Monday, November 12, 2012

Some Things Never Change

One day last week I picked Jack up from school and he was in tears. Like full-on screaming crying, tears streaming down his sweet little face. The teacher helper handed him to me and said "he had a really hard day today." Jack is not normally a loud, teary crier. If he is upset, he is much more likely to whine and whimper. I knew something bad must have happened. I asked what went wrong. She described the classroom as extra noisy and that Jack maybe got overwhelmed and that he just seemed tired. She said he was only happy when out on the swing.

I felt really bad for Jack. As soon as I got him into his car seat, he chilled out and stopped crying. He knew he was going home. I had that dull ache just knowing that something upset my boy, but I had no way to know exactly what had happened. Since he struggles with communication and cannot exactly tell us what is wrong, it is almost always a guessing game. These teachers have only known Jack a couple months and they are going off their limited knowledge of Jack, so that adds an extra layer of the unknown. We are only as good as our guesses when it comes to Jack.

A couple hours later, Jon got a call from the head teacher, wondering if Jack was OK. My first reaction when I heard was "oh no. It must have been really bad to get a phone call." I guess Jack had been crying for quite some time at school. Jon explained to her that Jack had just come off of the daylight savings time change and like most young kids, didn't get the memo - this whole concept of an extra hour of sleep. He was probably tired, first and foremost. They chatted a bit more.

I really do think that exhaustion was the reason for Jack's mood that day. But part of me will always wonder what I am missing because of this communication gap. Will I ever be able to catch these things?

More and more, I am praying for Jack's protection, specifically because he is so vulnerable. Oh this world of parenting a child like Jack! Even though we are three years out from our NICU journey, I still spend a lot of time in this quiet, hyper-awareness of what could/can possibly go wrong.
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7 comments:

Anonymous said...

Thanks for sharing this Jessi. Brought tears to my eyes! Our 24 weeker is only 1, but I often wonder what we have just around the corner. We are currently getting over croup.....something I blame on myself because maybe I should be staying home with him, though my husband's income isn't enough to cover our bills.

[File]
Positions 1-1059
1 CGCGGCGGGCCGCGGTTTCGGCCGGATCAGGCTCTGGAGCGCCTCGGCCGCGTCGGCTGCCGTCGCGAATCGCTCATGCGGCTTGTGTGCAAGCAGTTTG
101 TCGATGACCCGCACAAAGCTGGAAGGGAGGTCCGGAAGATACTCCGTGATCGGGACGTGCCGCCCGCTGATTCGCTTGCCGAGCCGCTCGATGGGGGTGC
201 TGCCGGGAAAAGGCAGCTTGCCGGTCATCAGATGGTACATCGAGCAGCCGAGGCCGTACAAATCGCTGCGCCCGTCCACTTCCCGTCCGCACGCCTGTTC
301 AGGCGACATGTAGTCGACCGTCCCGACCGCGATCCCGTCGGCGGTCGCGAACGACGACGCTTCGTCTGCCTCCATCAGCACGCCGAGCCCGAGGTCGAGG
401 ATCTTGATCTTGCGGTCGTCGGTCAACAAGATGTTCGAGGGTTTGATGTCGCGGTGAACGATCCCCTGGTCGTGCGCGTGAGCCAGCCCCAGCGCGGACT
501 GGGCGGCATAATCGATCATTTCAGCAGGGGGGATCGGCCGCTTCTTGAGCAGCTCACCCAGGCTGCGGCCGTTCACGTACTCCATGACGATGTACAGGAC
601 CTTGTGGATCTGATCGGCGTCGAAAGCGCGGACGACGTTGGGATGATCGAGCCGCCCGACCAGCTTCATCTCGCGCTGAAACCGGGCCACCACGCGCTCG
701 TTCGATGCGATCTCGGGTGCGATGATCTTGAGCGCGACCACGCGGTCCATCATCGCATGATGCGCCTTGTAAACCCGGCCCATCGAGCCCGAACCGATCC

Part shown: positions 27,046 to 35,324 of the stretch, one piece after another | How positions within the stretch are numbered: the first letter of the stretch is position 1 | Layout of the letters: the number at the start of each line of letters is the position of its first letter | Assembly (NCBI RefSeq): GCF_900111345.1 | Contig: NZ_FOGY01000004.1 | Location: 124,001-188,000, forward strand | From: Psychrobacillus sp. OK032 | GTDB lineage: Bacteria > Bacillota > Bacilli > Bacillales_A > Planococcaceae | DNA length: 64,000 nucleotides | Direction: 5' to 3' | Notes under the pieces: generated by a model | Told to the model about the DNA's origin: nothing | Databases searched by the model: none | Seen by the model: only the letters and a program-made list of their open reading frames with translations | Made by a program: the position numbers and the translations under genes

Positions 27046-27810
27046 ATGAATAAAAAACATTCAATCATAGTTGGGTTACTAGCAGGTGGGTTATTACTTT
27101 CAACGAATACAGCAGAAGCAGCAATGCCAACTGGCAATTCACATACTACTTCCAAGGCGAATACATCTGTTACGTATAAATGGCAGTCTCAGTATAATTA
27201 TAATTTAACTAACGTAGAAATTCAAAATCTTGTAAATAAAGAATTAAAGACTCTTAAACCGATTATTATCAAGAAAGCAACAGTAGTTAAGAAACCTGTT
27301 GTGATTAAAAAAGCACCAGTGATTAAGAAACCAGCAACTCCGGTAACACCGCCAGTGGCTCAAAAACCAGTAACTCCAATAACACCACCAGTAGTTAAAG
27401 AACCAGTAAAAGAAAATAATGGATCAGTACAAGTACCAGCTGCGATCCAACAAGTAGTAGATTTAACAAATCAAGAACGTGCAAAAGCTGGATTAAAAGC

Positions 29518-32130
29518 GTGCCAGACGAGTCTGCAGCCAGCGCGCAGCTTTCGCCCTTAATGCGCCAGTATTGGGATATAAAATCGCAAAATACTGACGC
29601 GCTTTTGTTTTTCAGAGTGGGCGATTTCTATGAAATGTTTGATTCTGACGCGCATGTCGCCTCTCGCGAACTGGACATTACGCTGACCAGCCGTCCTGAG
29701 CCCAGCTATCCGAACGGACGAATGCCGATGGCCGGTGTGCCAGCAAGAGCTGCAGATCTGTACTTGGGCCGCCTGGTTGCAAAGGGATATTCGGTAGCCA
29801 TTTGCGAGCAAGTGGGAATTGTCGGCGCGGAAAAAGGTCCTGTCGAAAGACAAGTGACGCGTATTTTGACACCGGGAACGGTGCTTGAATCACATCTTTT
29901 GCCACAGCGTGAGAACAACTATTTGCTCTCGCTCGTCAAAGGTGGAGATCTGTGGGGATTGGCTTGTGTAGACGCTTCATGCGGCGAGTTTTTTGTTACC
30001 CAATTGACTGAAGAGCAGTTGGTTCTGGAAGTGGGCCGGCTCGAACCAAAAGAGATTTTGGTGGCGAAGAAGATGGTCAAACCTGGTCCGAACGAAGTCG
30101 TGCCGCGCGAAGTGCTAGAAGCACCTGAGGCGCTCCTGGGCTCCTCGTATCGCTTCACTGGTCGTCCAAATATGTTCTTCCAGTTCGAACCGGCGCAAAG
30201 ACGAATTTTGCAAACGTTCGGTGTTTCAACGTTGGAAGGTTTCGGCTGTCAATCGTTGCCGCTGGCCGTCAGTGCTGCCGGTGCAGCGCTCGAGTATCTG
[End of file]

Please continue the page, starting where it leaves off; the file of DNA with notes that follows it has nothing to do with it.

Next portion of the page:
Christi said...

Oh, poor Jack! My heart just hurts for him and I am sending him a great big virtual hug.

catchupdaphne.com said...

Poor little guy. If the teacher noticed that the loud classroom affected him, that sounds like a good thing. It's good that they notice what triggers these kids. I hope he has a better day tomorrow.

Becky Price said...

Jessi, I love your post. This journey is so hard. I worry about my older kids but there is something different in my worry for Bella. The nagging type of worry that is a dull ache that never goes away. There are times when I can put a "bandaid" on it but it is never really gone. I pray for you to have strength and wisdom. You truely are my hero.

Jackie said...

Seriously ripped my heart out thinking about that sweet boy in tears for so long. Praying in agreement with you for Jack's protection! Much love!

Allison said...

Poor buddy! Everyone knows whoever decided on daylight savings didn't have children!!

Also glad for caring teachers who take the time to call and check in. Sounds like he is in good hands at school.

Tracy Etherton said...

Poor little guy!

I work with non-verbal students. I have to tell you that within a few weeks we pretty much can figure most of the issues (triggers) that they have. It may take a little longer to figure things like being overtired (unless they are the type to lay on the floor and attempt to sleep....) But we do figure it out and try to lessen those triggers as much as we can. I have worked in this field for 15 years and in all those years I have only seen one student that we never truly figured out what triggered his crying jags (but we had some solid ideas...)